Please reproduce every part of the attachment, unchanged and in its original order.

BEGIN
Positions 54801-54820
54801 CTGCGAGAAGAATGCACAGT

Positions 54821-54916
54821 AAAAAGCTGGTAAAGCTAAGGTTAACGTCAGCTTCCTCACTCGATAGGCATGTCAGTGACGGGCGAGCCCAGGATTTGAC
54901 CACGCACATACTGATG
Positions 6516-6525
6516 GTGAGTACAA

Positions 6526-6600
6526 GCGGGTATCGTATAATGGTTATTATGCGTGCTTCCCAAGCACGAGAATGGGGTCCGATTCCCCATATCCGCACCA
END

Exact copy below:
Positions 54801-54820
54801 CTGCGAGAAGAATGCACAGT

Positions 54821-54916
54821 AAAAAGCTGGTAAAGCTAAGGTTAACGTCAGCTTCCTCACTCGATAGGCATGTCAGTGACGGGCGAGCCCAGGATTTGAC
54901 CACGCACATACTGATG
Positions 6516-6525
6516 GTGAGTACAA

Positions 6526-6600
6526 GCGGGTATCGTATAATGGTTATTATGCGTGCTTCCCAAGCACGAGAATGGGGTCCGATTCCCCATATCCGCACCA